Blog posts

Life (and Food) On Board the Caledonian Canal

Life (and Food) On Board the Caledonian Canal

Pender Island Life

Considering that my last post about our Scottish vacation was over 3000 words, I think it’s time I embraced the whole a picture is worth a thousand words thing.

It may be time to staunch the flow, but that doesn’t mean it’s going to be easy.  As you may, or may not, know, I tend to go a little over-board when it comes to talking about food.

That, and I can never resist a pun.  Terrible.


As part of a trip to the UK to visit family and friends, we hired a boat from Caley Cruisers out of Inverness, Scotland.  We had our Highland Monarch for 7 nights, and made the most of our time (and the glorious weather!) by cruising the entire length of the Caledonian Canal from Inverness to Fort William, including Loch Ness, and back again.

This post is about the food we had on board.  We ate a lot more, mostly in pubs and hotels along the way, but that’s another post for another day.  Here, we’re going to talk about what me and my travelling spice/knife kits got up to in the ship’s kitchen.  Whoops, I mean galley.


I took this shot, from 1 step above said galley, on our first morning just as we were leaving the shelter of the canal and entering the much more open waters of Loch Ness.  I started the morning with a cup of coffee on deck with Capt. Howard but, as the wind picked up and the clouds closed in, I went below to start breakfast just in case the water got too rough for me to deal with boiling water and splattering bacon fat.

It ended up drizzling for a total of 30 minutes — just enough time for Howard to pack up everything from outside and join me for breakfast while steering from the inside wheel — scrambled eggs with dill and Scottish cheddar on toast, served with some stellar organic bacon, if you’re interested.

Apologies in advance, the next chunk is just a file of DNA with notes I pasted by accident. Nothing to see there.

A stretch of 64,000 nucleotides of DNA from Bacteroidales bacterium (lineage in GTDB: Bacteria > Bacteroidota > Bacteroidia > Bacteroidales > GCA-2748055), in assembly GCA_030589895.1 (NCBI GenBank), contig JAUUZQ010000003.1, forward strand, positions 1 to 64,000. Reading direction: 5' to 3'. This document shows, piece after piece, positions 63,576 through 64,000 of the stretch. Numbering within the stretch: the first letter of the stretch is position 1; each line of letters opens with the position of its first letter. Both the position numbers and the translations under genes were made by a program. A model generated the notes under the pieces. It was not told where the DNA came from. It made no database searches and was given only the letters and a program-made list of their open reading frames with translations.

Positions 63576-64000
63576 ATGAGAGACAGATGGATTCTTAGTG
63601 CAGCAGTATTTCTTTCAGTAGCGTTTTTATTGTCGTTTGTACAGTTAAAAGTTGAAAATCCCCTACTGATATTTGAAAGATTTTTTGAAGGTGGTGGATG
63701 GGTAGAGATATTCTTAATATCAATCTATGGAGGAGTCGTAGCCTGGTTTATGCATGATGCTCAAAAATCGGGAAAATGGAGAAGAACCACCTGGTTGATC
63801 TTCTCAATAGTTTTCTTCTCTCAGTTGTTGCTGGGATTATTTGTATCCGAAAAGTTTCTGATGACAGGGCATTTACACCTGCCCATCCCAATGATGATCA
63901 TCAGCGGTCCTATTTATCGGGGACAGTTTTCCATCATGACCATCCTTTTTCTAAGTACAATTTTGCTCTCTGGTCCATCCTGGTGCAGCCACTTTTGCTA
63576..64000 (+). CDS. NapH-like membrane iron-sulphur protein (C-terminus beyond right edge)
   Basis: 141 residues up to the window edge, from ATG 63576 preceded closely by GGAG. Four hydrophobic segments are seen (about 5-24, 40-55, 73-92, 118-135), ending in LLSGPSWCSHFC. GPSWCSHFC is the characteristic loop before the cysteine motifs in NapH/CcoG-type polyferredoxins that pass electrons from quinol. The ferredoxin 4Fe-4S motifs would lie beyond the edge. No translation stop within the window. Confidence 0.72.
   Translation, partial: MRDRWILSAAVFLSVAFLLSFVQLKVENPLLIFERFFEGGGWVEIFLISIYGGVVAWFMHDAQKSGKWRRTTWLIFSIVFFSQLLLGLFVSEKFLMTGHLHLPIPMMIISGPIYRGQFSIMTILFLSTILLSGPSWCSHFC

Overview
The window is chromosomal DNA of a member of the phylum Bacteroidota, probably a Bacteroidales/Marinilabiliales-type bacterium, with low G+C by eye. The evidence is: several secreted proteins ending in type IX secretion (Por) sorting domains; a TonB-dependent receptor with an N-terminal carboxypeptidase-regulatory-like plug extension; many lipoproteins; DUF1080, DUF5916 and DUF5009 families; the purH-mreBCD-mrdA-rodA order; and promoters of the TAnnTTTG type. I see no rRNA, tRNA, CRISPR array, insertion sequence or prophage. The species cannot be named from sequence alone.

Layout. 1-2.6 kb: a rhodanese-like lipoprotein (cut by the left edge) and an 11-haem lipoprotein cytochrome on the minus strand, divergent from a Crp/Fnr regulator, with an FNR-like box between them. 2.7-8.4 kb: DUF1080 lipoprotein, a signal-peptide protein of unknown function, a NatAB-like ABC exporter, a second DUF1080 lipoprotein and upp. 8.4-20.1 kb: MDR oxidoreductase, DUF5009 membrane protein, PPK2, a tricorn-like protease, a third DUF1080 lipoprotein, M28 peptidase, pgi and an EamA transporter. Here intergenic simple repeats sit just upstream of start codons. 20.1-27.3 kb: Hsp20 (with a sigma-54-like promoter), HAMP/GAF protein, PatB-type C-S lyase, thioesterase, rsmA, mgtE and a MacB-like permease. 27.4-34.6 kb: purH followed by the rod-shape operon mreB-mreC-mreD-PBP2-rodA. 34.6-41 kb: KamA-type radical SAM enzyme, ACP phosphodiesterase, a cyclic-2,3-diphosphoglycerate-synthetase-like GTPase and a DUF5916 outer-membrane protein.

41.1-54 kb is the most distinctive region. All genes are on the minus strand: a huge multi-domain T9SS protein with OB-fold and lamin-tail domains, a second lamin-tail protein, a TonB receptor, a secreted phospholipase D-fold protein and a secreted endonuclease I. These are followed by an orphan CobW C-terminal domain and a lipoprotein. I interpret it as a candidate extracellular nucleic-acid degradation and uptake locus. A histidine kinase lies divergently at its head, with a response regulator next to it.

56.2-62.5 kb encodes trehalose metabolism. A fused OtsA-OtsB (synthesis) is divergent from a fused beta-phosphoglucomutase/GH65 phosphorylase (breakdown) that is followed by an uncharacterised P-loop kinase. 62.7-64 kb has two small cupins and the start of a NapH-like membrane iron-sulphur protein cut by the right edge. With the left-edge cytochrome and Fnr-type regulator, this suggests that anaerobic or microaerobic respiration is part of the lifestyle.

Also of interest is that it didn’t rain again for our entire stay in Scotland — in April — amazing.

organic scottish cheese, meat and eggs hashbrowns on loch ness

Most of the groceries I used on board were delivered by locally owned Macleod Organics.  That includes the fantastic selection of (award-winning) organic Scottish cheeses pictured above, as well as milk, eggs, bacon, and a box of locally grown veggies —  the variety of which (for April in Scotland) — was surprising and inspiring.  Along with the carrots, onions, potatoes and turnips that were to be expected, we received some leeks, big bags of salad greens and spinach, stalks of fresh rhubarb and even some purple broccoli.

Macleods also delivered a number of organic pantry staples, including flour, barley, lentils, nuts & seeds, chutney and chocolate — all of which we sampled (in the name of research).


We owe many thanks  to everyone at Caley Cruisers for helping us put together such an amazing holiday.  Caley is a family owned company that started with 1 boat for hire in 70s, and although their fleet has grown, Audrey Hogan and her team still manage to provide excellent service with a personal touch.  It was her suggestion to order from Macleod Organics, and she helped me to complete my shopping by driving me down to a local cooperative grocery store where I picked up the rest of everything on my list (ie the booze) just minutes before we were due to cast off.

When you’ve got the food & drinks taken care of, the rest of a holiday on the water is a breeze!